I am sick and tired of everything that is happening right now in my lifting life. I don't seem to be getting any stronger, and I seem to be accruing more and more injuries. My left shoulder hurts like hell right now, and it has ever since Saturday when I pressed 137.5. It hurts to press. My shoulders hurt. Always. I shrug, I keep over mid-foot, I record myself, I do everything I'm supposed to do, and it still just fucking hurts. Deadlift is the same damn way. I try so hard to get it perfect, but I'm just no good at it. My back is still never extended, and it just hurts and is never consistent. Hell, I'm not any good at any of the lifts. The only one I'm halfway decent at is squat, and it has given me nothing but tendinitis, shoulder pain, and knee pain for a 10 pound PR. This isn't how I expected to spend the end of my teens, and I sure as hell don't plan to spend my 20s with nothing but injuries and disappointments. My shoulder hurts so fucking bad atm that I don't know if I ever want to press heavy again. I'm tired of looking in the mirror and seeing a fatass. I'm tired of training the way that I do. I'm just not getting out of it what I put in, and I don't know what to do about it, but just sticking with it and trying harder isn't doing it. Maybe I just need a break from it or something; I don't know. It's just that for nearly the entire duration of LP after I squatted ~310x5x3, I've dreaded every workout I perform. I dread the fear of failure and the feeling that even when I hit my weights that I'm harming my body. I'm not even sure that's a feeling anymore; it feels just like an irrefutable fact. Like, how far am I willing to go for so little progress? If you would have approached me a year ago and told me that I would gain 40 pounds, ~8% body fat, too many minor injuries to count on one hand, some of which might be with me for the rest of my life (chronic shoulder pain), and only gain 20 pounds on my squat 5RM, I wouldn't have believed you. I wouldn't have believed that I would make such horrible decisions that that would be the outcome. What kind of self-loathing moron would make that trade? Not me, and I'm not so sure I want to do what I'm doing anymore. I want to believe that strength is for me and that Starting Strength methods are the way to get there, but it just hasn't been working. I don't know what I'm going to do or if I mean anything that I'm saying right now because I'm very upset, but if a big change happens, this is why.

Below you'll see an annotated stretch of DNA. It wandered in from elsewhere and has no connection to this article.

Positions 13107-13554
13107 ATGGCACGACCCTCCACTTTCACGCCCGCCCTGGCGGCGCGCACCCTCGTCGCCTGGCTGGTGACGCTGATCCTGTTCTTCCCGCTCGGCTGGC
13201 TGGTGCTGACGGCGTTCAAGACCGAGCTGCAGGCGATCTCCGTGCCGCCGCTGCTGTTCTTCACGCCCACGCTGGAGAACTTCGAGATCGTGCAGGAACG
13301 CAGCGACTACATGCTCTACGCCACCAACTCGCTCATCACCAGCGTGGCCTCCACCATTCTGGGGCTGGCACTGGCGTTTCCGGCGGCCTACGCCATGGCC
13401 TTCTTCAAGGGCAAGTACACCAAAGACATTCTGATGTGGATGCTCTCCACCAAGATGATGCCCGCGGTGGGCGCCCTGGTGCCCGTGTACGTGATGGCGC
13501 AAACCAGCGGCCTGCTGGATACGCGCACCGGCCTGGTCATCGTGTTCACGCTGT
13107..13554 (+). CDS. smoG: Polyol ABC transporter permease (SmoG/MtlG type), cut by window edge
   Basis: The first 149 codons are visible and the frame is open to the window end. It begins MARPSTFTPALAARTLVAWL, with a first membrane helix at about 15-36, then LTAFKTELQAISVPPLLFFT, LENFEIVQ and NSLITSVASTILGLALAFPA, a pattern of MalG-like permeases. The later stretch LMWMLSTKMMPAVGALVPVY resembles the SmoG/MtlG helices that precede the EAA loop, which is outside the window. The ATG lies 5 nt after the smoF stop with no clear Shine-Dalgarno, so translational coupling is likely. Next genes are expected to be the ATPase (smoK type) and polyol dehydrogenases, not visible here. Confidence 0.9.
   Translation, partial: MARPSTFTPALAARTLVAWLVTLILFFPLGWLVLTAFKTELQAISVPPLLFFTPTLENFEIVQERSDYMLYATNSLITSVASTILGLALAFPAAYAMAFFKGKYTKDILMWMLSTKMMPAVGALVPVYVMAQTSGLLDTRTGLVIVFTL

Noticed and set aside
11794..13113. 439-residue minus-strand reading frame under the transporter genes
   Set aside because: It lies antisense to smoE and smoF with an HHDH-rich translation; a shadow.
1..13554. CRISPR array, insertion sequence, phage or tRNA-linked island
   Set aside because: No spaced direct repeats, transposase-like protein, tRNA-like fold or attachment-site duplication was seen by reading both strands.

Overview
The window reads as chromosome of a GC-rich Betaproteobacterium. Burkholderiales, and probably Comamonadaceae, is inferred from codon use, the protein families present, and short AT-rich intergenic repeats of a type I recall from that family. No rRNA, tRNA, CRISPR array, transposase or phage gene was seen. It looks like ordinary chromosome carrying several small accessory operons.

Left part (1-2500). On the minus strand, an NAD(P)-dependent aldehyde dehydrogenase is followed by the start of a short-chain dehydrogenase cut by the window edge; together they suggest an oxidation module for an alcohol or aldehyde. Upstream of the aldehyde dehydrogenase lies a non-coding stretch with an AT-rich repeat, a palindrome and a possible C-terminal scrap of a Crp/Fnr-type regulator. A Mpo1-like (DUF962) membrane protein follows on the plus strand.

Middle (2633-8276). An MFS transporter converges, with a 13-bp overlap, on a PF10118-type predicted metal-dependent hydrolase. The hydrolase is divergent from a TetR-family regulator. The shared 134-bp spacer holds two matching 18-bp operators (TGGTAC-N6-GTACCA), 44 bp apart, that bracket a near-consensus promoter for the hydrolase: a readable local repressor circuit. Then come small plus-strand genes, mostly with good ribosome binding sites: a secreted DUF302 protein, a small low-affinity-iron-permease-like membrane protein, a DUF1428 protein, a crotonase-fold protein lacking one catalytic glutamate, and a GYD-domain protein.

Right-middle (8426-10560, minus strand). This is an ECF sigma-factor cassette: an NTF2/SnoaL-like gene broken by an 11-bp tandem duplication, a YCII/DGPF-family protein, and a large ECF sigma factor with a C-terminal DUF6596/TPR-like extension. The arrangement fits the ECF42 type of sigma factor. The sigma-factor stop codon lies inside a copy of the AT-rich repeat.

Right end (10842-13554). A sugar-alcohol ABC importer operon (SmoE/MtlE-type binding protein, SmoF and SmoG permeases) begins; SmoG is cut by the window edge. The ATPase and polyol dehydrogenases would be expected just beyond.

8. #8
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    You just proved my point. Hahaha
    Bloody hell mate, your body is truly run down, and full of inflamation.
    Take bucket loads of fish oil capsules, eg 10 a day.
    Do a massive deload for 2 to 3 weeks, to recover, just drop all weight by half, maybe even do some different exercises eg dumbell movements that don't hurt so much, then slowly start increasing weight starting in the 2nd or third week, depending on injury/how you feel.

    Don't let it get you down though, under the fat there is muscle that you didn't have before, maybe decrease your calorie intake by 500 calories a day but maintain protein intake.

    I have issues too, so I know how this can get you down, hang in there.

    I will check out the podcast.

  9. #9
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    Quote Originally Posted by Devyn Stewart View Post
    Yeah, I'd agree with just about everything you said there. The portion I had quoted was a little after minute 24 of podcast 144. Matt Reynolds basically said that SRA isn't perfect, perhaps not even 80% correct, but the more we discuss it the more we learn about it and the better our understanding gets.
    Just listened.
    The SRA model was really intended to show in simple terms how the body reacts to exercise of varying intensity from novice through to advanced stages.

    There is nothing wrong with the model, it's how you adapt your programming to your stage of advancement and your ability to recover which is obviously going to be different for everyone due to age, gender, genetics, health.
    I don't see how you can improve on the model due to these variables being so uniquely different for each person. The model is essentially correct, the key is understanding where you are as an individual on the SRA model, to maximise growth but prevent over training.
    You are clearly in a state of overtraining right now.

  10. #10
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    Sorry to hear about feeling bleh with how things are going right now. I think pb is right about the deload. First goal should be to get yourself to a point where you aren't hating to lift.

    Have you thought about swapping your SLDL and DL, and perhaps as your first lift that day? It's a heavy day lift, but as a single set, the impact to your medium day lifts shouldn't be impacted too badly.

    Also, regarding SRA, I think in another post the response might have been calmer (though probably still blunt and leading to answers rather than giving them). That post became pretty charged.

    I think SRA is technically always in effect. However, as you progress beyond novice and early intermediate, applying SRA becomes less straight forward. The stress application becomes more precise, and if you do it wrong you may not drive adaptation regardless of recovery. This is compounded more by genetic limits on how far we can adapt. It isn't that SRA stopped working, it's just requiring more precise planning as you get closer to that genetic potential.